Tag Archives: Property

donegal-house-n

 

The Irish Post reports:

FOUR per cent of sales from a recent auction headlined by the ‘cheapest house in Ireland’ went to British-based buyers, who snapped up a total of €1.2million worth of property

Of the 1,500 properties sold in previous Allsop auctions, 120 have been snapped up by British buyers accounting for £11.5million in total sales.

A whopping €34million worth of stock was sold in total at the recent auction

Theyre buying US back.

British Bidders Snap Up €1.2 Million Of irish property At Ausction (Irish Post)

Earlier: Sure What’s €410,000?

colm[Colm McCarthy]

Further to the publication of the government’s Construction 2020 plan for the building industry and the possibility of state support for first time buyers economist Colm McCarthy appeared on Prime Time last night with David McCullough.

He wasn’t happy.

David McCullough: “Colm McCarthy, there’s a lot in this document, but just to deal with one item in it first, this idea of a mortgage guarantee – a lot of media attention on it, it seems to be thing that’s been picked out – helping young people get on the property ladder, surely that’s a good thing?”

Colm McCarthy: “Ah well, we tried it, and it wasn’t. One of the biggest mistakes we made, and we made lots of them last time around, was to create an expectation that you could buy a house with no money down. And the suggestion that the Minister for Finance made the other day – it’s not actually in the document, but he made it in his speech – he complained that it was unreasonable that people should have to have 20% as a deposit and suggested there would be 95% available, so they would only need a 5% deposit. If we hadn’t made that same mistake so recently, you could forgive it, but it is really dangerous to be pumping up what is a very regional property bubble . The idea that Ireland is back into a property bubble – if you spend any time anywhere outside the M50, and I do – you do not believe that. There are parts of the country, towns and villages, parts of the Midlands, 50 or 60 miles from Dublin that are disfigured with abandoned and vandalised ghost estates.”

McCullough: “Sure, but if the idea is that a couple can maybe come with 10% of the purchase price, the bank is willing to lend them 80% as a mortgage, you know, bridging that little gap may make a big difference for them?”

McCarthy: “That’s the problem, and the confusion of supply with demand is a pretty fundamental confusion. There is currently a problem in Dublin, a little bit in the provincial cities, but not that much – it’s mostly in Dublin. There is a demand for three and four bedroom houses – it’ll be there for a while, the demographic suggests that it won’t actually last forever, but that’s another day’s work – the average house size is still declining in the longer term. The solution to that problem is to build more three and four bedroom houses.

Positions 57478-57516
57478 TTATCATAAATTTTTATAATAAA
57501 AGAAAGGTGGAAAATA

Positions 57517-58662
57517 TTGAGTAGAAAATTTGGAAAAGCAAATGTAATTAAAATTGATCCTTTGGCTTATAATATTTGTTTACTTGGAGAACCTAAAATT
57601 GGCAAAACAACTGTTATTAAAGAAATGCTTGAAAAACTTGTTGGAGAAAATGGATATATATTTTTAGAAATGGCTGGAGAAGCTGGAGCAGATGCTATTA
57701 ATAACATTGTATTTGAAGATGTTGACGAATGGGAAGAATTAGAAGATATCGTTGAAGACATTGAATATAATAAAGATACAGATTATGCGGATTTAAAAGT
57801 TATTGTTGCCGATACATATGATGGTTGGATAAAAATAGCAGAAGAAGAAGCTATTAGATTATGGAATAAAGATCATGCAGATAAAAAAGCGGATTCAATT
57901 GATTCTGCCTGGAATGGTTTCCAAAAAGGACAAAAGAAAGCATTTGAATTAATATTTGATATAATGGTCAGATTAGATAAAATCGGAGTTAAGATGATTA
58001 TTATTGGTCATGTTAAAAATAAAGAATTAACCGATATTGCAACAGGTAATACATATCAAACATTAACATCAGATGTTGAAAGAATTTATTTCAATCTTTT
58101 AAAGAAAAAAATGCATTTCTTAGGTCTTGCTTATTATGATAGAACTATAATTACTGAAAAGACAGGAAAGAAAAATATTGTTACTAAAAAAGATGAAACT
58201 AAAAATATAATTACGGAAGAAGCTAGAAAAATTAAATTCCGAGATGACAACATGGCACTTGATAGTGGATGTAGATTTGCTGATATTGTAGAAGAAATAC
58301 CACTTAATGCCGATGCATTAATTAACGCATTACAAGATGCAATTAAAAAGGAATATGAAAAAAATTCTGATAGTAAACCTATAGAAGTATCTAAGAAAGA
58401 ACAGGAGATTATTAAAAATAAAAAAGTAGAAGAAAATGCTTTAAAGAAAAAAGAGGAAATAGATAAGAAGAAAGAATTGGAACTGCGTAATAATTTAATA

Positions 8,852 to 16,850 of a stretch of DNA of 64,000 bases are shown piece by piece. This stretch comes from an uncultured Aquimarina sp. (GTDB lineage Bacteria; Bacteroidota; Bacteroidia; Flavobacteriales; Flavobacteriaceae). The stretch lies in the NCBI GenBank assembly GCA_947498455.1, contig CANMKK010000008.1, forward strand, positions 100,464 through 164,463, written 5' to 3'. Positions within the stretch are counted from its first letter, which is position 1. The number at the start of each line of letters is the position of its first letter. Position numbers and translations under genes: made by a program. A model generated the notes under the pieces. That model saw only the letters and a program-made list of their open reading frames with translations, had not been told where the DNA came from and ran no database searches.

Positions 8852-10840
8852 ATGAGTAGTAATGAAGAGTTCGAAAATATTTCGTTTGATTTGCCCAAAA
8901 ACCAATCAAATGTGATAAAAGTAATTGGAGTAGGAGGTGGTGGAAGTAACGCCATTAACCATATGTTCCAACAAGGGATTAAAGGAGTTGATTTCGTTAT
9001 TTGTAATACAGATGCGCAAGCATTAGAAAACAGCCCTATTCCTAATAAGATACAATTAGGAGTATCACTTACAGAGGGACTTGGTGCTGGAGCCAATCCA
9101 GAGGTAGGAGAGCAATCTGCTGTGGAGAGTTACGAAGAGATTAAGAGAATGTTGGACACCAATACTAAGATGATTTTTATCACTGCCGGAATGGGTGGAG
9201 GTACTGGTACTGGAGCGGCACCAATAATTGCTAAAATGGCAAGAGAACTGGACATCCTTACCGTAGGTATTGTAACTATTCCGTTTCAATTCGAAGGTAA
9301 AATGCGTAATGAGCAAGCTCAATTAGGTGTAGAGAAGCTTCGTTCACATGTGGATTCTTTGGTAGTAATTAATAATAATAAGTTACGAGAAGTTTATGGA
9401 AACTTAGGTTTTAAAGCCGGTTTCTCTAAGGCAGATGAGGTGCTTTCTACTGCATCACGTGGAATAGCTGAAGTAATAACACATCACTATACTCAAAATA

A lot of people find this difficult to believe, but until about 1975, the price of a house in Dublin and the price of house in the rest of the country was about the same. And people have got so used to this idea that housing must be much dearer in Dublin than elsewhere – it’s a relatively recent thing. It started with the 90′s Free Planning Act and nimbyism and,  ‘We don’t want any more houses around here’. The result is that Dublin is one of the lowest density cities in Western Europe – there is undeveloped land all over the place. The problem is a supply problem – and if the Government wants to put a stop to this incipient house price bubble in Dublin and the way to do it is to build more houses in Dublin.”

Watch here

houseOffer

[Mount Rivers, Newport, Co Tipperary, top]

What Goes Up writes:

“I put a €500K bid on a gorgeous property in 2012. It was on for €650K – the ads for it are still on Daft and MyHome – but I thought my offer was enough, as the running and upkeep costs would be a mortgage on their own
I was told there was a higher offer – and I said €500K was my maximum bid but that I was still interested and to let me know if the higher offer fell through.
It went “Sale Agreed” in December 2012 but hadn’t appeared on the Property Price Register until this week...when It sold for €375K!
Not only is this VERY depressing but it also means that the banks will end up with larger losses because of deals like this, which means we all will have to bail them out again.
We bought and sold houses when we lived in London. All very straight forward and transparent. We assumed that the Irish situation would be the same when we moved back. We were wrong. And so I shall be emigrating (again), as I see no reason to pay for someone else to buy a house I don’t get to live in.”

Anyone?

UPDATE:

“The property showed up last week on the property price register for €375k, but this is because the lands were sold as a separate part of the sale to the same party. The sale of the entire property including the lands exceeded €500,000. We will be following up with the bidder directly to explain this to him.”


Andrew Smyth, Public relations, Savills [Estate Agents] Ireland

Mount Rivers, Newport, Co Tipperary (MyHome.ie)